MichaelBaron
06-02-2008, 02:30 PM
www.chessmetrics.com has all the historical ratings. (including performance ratings achieved in the major events). I guess whoever is rated highest on the site - was the greatest

Igor_Goldenberg
06-02-2008, 02:44 PM
www.chessmetrics.com has all the historical ratings. (including performance ratings achieved in the major events). I guess whoever is rated highest on the site - was the greatest
Chessmetrics has a lot of shortcomings, some of them mentioned in this thread

Kevin Bonham
06-02-2008, 08:17 PM
I question Eric Schillr beng a great author. I've read that we should avoid his books like the plaque.

tanc was also questioning it and rightly so - his use of "great" with quote marks round it, in context and given the nature of reviews for the Fine book he compared to the "work" of Schiller, was clearly sarcastic.

Capablanca-Fan
23-10-2008, 09:00 AM
Schlechter was as solid as a brick dunny. The chess historians still argue about various aspects of his match with Lasker.
There's quite a good article by Bill Forster in the latest New Zealand Chess.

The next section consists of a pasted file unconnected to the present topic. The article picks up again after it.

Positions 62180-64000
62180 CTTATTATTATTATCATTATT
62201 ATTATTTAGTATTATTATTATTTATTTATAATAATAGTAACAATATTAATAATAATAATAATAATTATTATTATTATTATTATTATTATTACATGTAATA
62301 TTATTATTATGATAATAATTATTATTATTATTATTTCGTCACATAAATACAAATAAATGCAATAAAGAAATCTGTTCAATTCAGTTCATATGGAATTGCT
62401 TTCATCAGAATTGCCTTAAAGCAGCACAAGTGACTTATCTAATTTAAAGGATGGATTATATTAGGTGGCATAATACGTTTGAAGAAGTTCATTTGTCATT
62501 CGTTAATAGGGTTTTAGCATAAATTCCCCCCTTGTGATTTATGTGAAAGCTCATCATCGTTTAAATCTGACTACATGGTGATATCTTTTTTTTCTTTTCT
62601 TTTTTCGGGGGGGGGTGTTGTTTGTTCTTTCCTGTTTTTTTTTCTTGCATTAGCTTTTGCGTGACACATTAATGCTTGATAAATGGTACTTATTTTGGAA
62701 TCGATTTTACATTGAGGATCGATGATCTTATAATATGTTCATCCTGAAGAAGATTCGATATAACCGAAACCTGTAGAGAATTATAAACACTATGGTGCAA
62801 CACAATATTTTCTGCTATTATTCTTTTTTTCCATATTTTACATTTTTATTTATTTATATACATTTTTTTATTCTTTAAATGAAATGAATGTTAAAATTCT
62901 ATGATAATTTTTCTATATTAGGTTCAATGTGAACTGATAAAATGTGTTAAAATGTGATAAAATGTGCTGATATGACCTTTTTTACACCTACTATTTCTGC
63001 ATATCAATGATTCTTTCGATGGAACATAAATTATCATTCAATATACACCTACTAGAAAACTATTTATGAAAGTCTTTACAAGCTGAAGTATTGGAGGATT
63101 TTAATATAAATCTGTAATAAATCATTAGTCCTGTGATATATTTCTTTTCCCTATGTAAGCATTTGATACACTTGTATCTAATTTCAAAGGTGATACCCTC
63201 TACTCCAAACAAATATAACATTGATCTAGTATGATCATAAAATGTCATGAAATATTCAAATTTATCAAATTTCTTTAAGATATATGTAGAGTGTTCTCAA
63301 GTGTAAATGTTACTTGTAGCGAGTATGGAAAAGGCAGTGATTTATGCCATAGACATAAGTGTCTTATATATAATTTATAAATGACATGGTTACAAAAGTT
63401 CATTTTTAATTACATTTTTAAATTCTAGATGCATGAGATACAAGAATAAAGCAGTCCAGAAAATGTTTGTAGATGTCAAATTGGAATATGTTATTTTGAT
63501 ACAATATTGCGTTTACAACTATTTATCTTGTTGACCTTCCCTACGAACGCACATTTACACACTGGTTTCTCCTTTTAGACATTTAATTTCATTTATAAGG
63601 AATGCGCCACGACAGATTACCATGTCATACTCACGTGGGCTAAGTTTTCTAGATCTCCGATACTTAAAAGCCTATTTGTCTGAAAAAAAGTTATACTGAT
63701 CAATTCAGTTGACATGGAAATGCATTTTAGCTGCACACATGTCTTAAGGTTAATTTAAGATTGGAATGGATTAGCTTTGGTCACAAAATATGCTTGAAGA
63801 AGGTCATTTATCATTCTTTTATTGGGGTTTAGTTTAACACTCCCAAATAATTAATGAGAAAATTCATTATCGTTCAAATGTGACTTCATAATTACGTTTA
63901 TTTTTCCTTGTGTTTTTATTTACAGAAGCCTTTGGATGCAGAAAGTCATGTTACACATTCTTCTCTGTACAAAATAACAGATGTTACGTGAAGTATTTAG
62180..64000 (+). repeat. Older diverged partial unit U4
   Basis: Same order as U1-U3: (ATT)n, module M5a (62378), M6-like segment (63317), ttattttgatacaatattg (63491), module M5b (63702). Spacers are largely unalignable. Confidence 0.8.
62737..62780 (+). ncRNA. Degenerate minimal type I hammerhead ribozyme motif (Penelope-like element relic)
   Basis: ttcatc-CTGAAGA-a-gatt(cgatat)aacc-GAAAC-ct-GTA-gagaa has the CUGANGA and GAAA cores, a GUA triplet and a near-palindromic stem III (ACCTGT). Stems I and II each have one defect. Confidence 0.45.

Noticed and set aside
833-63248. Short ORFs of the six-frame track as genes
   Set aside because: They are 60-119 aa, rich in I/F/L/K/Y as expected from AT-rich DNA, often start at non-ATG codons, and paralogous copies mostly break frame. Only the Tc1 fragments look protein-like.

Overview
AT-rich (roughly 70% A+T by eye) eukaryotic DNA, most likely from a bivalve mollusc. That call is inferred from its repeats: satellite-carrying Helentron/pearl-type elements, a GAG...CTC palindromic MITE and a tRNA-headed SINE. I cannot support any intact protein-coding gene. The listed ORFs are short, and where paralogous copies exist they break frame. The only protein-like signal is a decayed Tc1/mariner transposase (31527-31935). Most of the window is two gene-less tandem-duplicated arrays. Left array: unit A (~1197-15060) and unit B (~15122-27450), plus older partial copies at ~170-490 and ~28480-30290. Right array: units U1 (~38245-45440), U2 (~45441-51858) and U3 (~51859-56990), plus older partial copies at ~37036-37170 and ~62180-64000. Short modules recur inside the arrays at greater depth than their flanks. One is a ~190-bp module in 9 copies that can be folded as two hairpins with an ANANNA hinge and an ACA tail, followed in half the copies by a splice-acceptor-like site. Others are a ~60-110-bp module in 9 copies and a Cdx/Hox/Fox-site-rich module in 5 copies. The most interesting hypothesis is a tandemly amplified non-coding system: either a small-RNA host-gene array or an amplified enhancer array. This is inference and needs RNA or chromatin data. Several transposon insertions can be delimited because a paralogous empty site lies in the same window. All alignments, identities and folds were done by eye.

Capablanca-Fan
23-10-2008, 09:08 AM
I exclude Fine on the basis of like many other "great" authors (ala Eric Schiller), he succumbed by writing a book about Bobby Fischer (cf. "Bobby Fischer’s Conquest of the World Chess Championship" by Reuben Fine) :uhoh:
Irrelevant to whether he was a great player. He was extremely strong in the late 1930s, making plus scores against Lasker, Alekhin and Botvinnik.

Sheroff
07-07-2010, 07:50 PM
I always thought Keres was unlucky not to win the title. A very formidable all-round player. Korchnoi's loss to Karpov was largely due to the superior work of Karpov's seconds, especially Geller, who was instrumental in the preparation of Karpov's crushing win against Korchnoi's Dragon variation, and other surprises ( this in no way takes away from Karpov's unreal technical skills).

Rubinstein was an extraordinary talent. One has to feel sorry for Morphy - there was no one on the entire planet in his league, while he was playing.
But of course I still have a soft spot for Nezhmetdinov - who could be beaten by lesser lights at any time, but had a plus score against world champions, and provided some of the most beautiful chess ever played.

My first chess book ever was "The Middle Games of Paul Keres" (he wrote his careeer as a 3-part series). Awesome stuff. Aside from Botvinnik, who he seemed to have consideraqbletrouble with, he could (and did) crush them all.